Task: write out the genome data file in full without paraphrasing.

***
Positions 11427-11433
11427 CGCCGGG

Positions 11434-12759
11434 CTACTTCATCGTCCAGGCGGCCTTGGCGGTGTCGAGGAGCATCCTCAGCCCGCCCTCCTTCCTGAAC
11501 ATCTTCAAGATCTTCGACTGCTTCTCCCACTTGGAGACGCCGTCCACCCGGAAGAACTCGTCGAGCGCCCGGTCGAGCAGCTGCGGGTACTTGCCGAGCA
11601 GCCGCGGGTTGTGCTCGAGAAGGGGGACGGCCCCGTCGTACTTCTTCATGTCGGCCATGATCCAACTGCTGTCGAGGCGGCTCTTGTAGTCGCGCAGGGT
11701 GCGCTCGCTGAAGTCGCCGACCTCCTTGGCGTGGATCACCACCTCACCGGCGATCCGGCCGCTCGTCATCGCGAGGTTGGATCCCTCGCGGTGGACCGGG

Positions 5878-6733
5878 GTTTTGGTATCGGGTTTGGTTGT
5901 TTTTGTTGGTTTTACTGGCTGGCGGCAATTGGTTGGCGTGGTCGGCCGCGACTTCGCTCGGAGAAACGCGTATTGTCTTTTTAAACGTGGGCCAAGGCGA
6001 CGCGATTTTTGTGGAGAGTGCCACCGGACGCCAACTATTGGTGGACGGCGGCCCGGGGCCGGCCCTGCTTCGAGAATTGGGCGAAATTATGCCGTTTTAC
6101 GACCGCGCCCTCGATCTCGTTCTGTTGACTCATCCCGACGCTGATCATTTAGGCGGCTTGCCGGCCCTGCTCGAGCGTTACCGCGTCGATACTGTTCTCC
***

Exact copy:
Positions 11427-11433
11427 CGCCGGG

Positions 11434-12759
11434 CTACTTCATCGTCCAGGCGGCCTTGGCGGTGTCGAGGAGCATCCTCAGCCCGCCCTCCTTCCTGAAC
11501 ATCTTCAAGATCTTCGACTGCTTCTCCCACTTGGAGACGCCGTCCACCCGGAAGAACTCGTCGAGCGCCCGGTCGAGCAGCTGCGGGTACTTGCCGAGCA
11601 GCCGCGGGTTGTGCTCGAGAAGGGGGACGGCCCCGTCGTACTTCTTCATGTCGGCCATGATCCAACTGCTGTCGAGGCGGCTCTTGTAGTCGCGCAGGGT
11701 GCGCTCGCTGAAGTCGCCGACCTCCTTGGCGTGGATCACCACCTCACCGGCGATCCGGCCGCTCGTCATCGCGAGGTTGGATCCCTCGCGGTGGACCGGG

Positions 5878-6733
5878 GTTTTGGTATCGGGTTTGGTTGT
5901 TTTTGTTGGTTTTACTGGCTGGCGGCAATTGGTTGGCGTGGTCGGCCGCGACTTCGCTCGGAGAAACGCGTATTGTCTTTTTAAACGTGGGCCAAGGCGA
6001 CGCGATTTTTGTGGAGAGTGCCACCGGACGCCAACTATTGGTGGACGGCGGCCCGGGGCCGGCCCTGCTTCGAGAATTGGGCGAAATTATGCCGTTTTAC
6101 GACCGCGCCCTCGATCTCGTTCTGTTGACTCATCCCGACGCTGATCATTTAGGCGGCTTGCCGGCCCTGCTCGAGCGTTACCGCGTCGATACTGTTCTCC